Learn more in Storing Data in Index.
Full-Text-Search - Set this to 'Yes' to allow searching for a particular text without having an exact match.
The terms that are being indexed are tokens that are split from the original string according to the specified Analyzer.
The Analyzer is set in the 'Indexing' dropdown. The default analyzer is a simple case-insensitive analyzer.
Indexing - Specify which Analyzer will be used (under Advanced):
Exact - A no-operation analyzer. Text is not splitted and matches are case-sensitive.
Default - 'LowerCaseKeywordAnalyzer' is used. Matches are case-insensitive, the input string is converted to lowercase.
Search - Set a specific analyzer to use.
The default option is 'StandardAnalyzer'. Input strings are broken into individual terms on a word boundary and are lowercased,
while omitting the 'stop words' (a, the, to, from, is, are, etc.) as well as possessive “s”.
Details about the available analyzers can be found in Indexes: Analyzers.
Suggestions - Setting 'Suggestions' will allow you to query what the user probably meant to ask about. i.e. spelling errors.
Learn more in this Blog Post,
and in Querying: Suggestions.
Term Vector - Term Vectors (under Advanced) are used in RavenDB's query feature More Like This,
which suggests documents that are similar to a selected document, based on shared indexed terms. i.e. suggest similar catalogs.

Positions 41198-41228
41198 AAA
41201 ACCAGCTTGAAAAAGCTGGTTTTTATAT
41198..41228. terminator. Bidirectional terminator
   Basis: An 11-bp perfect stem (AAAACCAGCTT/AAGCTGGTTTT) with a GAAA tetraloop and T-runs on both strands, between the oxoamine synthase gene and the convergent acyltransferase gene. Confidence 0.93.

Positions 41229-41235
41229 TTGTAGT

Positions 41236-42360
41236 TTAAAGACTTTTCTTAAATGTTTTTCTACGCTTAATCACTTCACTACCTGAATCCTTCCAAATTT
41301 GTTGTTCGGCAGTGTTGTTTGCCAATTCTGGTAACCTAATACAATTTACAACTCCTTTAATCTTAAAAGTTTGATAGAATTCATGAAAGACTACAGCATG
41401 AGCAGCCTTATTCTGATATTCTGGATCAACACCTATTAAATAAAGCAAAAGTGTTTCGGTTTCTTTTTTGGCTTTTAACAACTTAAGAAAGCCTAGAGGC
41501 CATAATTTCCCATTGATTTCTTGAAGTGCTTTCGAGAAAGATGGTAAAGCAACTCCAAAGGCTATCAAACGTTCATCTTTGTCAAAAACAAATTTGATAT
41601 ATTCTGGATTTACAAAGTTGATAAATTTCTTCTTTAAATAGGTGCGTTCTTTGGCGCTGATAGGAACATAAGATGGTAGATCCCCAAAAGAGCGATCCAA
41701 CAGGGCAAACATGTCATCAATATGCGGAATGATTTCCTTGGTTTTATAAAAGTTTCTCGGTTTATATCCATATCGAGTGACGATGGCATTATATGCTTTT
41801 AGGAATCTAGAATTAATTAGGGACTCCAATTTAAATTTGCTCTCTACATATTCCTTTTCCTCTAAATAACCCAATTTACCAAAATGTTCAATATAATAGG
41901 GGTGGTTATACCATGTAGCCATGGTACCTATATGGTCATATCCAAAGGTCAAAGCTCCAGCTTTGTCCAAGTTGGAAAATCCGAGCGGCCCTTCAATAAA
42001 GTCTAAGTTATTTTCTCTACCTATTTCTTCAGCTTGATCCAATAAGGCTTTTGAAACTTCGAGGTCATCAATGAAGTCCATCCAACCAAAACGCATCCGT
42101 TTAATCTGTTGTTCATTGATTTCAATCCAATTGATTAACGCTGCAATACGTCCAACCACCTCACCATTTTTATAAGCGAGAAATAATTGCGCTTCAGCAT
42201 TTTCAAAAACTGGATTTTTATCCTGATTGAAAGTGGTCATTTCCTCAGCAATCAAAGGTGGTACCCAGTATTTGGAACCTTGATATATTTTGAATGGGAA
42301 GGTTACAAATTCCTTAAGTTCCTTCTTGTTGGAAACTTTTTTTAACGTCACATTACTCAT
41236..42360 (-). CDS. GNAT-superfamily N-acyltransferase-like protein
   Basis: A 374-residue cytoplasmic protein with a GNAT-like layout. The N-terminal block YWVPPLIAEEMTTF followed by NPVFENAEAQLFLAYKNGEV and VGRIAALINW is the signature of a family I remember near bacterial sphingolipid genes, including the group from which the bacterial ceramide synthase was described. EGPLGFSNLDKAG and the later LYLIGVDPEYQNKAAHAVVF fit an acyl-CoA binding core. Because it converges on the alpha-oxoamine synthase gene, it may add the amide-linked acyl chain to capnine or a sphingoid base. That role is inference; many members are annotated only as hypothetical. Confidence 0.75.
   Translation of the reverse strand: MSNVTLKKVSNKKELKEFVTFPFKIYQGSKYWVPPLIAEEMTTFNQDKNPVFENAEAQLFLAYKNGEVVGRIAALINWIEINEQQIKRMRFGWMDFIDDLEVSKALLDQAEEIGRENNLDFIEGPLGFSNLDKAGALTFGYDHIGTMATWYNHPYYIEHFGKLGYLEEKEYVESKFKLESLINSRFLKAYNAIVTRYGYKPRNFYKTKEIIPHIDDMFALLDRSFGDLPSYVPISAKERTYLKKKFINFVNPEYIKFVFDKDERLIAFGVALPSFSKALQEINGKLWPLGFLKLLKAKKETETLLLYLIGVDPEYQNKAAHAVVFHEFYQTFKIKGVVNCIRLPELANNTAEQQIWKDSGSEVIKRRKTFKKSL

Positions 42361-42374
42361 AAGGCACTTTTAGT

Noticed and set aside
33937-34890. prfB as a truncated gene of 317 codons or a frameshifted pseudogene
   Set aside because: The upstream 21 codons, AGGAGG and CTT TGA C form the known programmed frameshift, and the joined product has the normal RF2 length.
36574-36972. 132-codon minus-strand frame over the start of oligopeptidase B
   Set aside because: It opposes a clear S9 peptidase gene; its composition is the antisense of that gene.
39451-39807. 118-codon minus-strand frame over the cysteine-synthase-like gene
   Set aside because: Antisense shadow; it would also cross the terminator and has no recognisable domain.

A 'Term Vector' for a text paragraph will contain a list of all unique words and how often they appeared.
Set 'full-text-search' on the field (index entry) and define it to have a 'Term Vector'.
Learn more in Indexes: Term Vectors,
and in this Blog Post.
Use the Additional Sources feature to introduce additional classes and methods that can be used in the index definition.
This enables advanced scenarios since complex logic can be performed in the indexing process.
In the above example, file 'PeopleUtil.cs' was uploaded and method 'CalculatePersonEmail' is used to calculate the index entry 'SupplierEmail'.
Spatial Field Options
Figure-6: Spatial Field Options
Spatial searches allow you to search using geographical data.
In order to be able to do such searches, a spatial index field has to be defined.
This method instructs RavenDB to use the provided longitude and latitude from the document field properties
and create the spatial field named 'Coordinates'.
Spatial queries can then be made on the 'Coordinates' field.
RavenDB supports both the 'Geography' and 'Cartesian' systems.
Spatial Indexing Strategy 'Strategy' determines the format of the indexed term values.
The following indexing strategies are supported:
• Bounding box
• Geohash prefix tree
• Quad prefix tree
Set the units (miles, kilometers) to be used when querying with RQL 'spatial.circle'.
Learn more about querying spatial fields in: Querying: Spatial.
Max Tree Level
Control how precise the spatial queries are going to be.
X & Y Min & Max Values
Setting the min & max values for X & Y is relevant only for the 'Cartesian' system type.